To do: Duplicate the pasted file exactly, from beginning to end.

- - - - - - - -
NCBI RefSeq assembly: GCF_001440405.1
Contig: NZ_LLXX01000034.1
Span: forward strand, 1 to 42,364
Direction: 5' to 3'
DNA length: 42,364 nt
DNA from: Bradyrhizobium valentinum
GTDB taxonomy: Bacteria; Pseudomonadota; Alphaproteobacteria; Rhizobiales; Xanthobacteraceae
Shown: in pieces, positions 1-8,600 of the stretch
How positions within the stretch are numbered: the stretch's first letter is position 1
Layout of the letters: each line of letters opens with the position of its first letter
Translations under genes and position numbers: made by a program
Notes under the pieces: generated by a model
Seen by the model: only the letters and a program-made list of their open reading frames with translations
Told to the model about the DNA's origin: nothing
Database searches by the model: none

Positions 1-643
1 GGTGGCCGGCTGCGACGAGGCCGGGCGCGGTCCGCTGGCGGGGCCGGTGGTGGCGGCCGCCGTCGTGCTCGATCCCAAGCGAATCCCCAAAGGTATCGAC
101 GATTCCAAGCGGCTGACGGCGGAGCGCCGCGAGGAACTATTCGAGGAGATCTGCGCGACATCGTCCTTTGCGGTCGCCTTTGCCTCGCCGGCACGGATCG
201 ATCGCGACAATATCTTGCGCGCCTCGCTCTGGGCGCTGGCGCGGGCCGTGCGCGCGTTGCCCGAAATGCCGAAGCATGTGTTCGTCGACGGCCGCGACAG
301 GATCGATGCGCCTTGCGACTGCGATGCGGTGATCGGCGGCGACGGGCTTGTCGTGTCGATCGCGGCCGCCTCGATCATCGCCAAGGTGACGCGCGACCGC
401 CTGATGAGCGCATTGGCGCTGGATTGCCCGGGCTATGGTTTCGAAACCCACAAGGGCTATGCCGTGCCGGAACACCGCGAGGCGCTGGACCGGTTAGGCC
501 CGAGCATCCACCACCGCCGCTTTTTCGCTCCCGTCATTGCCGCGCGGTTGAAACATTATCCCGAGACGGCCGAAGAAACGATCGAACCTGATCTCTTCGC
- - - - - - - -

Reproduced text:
NCBI RefSeq assembly: GCF_001440405.1
Contig: NZ_LLXX01000034.1
Span: forward strand, 1 to 42,364
Direction: 5' to 3'
DNA length: 42,364 nt
DNA from: Bradyrhizobium valentinum
GTDB taxonomy: Bacteria; Pseudomonadota; Alphaproteobacteria; Rhizobiales; Xanthobacteraceae
Shown: in pieces, positions 1-8,600 of the stretch
How positions within the stretch are numbered: the stretch's first letter is position 1
Layout of the letters: each line of letters opens with the position of its first letter
Translations under genes and position numbers: made by a program
Notes under the pieces: generated by a model
Seen by the model: only the letters and a program-made list of their open reading frames with translations
Told to the model about the DNA's origin: nothing
Database searches by the model: none

Positions 1-643
1 GGTGGCCGGCTGCGACGAGGCCGGGCGCGGTCCGCTGGCGGGGCCGGTGGTGGCGGCCGCCGTCGTGCTCGATCCCAAGCGAATCCCCAAAGGTATCGAC
101 GATTCCAAGCGGCTGACGGCGGAGCGCCGCGAGGAACTATTCGAGGAGATCTGCGCGACATCGTCCTTTGCGGTCGCCTTTGCCTCGCCGGCACGGATCG
201 ATCGCGACAATATCTTGCGCGCCTCGCTCTGGGCGCTGGCGCGGGCCGTGCGCGCGTTGCCCGAAATGCCGAAGCATGTGTTCGTCGACGGCCGCGACAG
301 GATCGATGCGCCTTGCGACTGCGATGCGGTGATCGGCGGCGACGGGCTTGTCGTGTCGATCGCGGCCGCCTCGATCATCGCCAAGGTGACGCGCGACCGC
401 CTGATGAGCGCATTGGCGCTGGATTGCCCGGGCTATGGTTTCGAAACCCACAAGGGCTATGCCGTGCCGGAACACCGCGAGGCGCTGGACCGGTTAGGCC
501 CGAGCATCCACCACCGCCGCTTTTTCGCTCCCGTCATTGCCGCGCGGTTGAAACATTATCCCGAGACGGCCGAAGAAACGATCGAACCTGATCTCTTCGC